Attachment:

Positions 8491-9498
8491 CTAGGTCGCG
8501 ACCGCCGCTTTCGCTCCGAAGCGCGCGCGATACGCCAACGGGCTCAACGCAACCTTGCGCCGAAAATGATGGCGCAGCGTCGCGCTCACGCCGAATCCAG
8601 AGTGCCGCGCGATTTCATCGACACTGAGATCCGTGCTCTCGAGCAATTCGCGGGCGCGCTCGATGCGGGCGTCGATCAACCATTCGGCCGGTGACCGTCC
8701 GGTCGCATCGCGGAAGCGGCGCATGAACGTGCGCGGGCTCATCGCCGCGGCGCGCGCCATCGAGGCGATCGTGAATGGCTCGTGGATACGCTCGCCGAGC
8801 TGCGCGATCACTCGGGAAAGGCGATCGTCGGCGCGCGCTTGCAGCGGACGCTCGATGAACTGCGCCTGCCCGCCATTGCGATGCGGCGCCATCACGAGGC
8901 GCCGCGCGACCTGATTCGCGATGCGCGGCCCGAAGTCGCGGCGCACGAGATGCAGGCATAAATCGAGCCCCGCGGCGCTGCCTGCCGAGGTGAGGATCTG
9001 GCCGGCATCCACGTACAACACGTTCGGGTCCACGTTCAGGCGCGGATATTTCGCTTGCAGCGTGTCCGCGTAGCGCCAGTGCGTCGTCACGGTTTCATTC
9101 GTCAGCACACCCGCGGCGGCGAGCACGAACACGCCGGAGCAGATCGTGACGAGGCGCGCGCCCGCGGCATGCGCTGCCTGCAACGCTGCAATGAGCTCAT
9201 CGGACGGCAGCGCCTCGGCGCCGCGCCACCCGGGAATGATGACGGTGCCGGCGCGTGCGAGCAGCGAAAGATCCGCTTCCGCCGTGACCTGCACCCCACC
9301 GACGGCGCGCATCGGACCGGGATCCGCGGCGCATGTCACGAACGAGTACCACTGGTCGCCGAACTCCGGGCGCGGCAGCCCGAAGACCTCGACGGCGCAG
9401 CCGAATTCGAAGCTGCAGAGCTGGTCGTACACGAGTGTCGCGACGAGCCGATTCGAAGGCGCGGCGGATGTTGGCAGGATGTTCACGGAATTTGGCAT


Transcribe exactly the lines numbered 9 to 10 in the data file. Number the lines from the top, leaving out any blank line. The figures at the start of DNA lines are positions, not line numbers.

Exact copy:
9101 GTCAGCACACCCGCGGCGGCGAGCACGAACACGCCGGAGCAGATCGTGACGAGGCGCGCGCCCGCGGCATGCGCTGCCTGCAACGCTGCAATGAGCTCAT
9201 CGGACGGCAGCGCCTCGGCGCCGCGCCACCCGGGAATGATGACGGTGCCGGCGCGTGCGAGCAGCGAAAGATCCGCTTCCGCCGTGACCTGCACCCCACC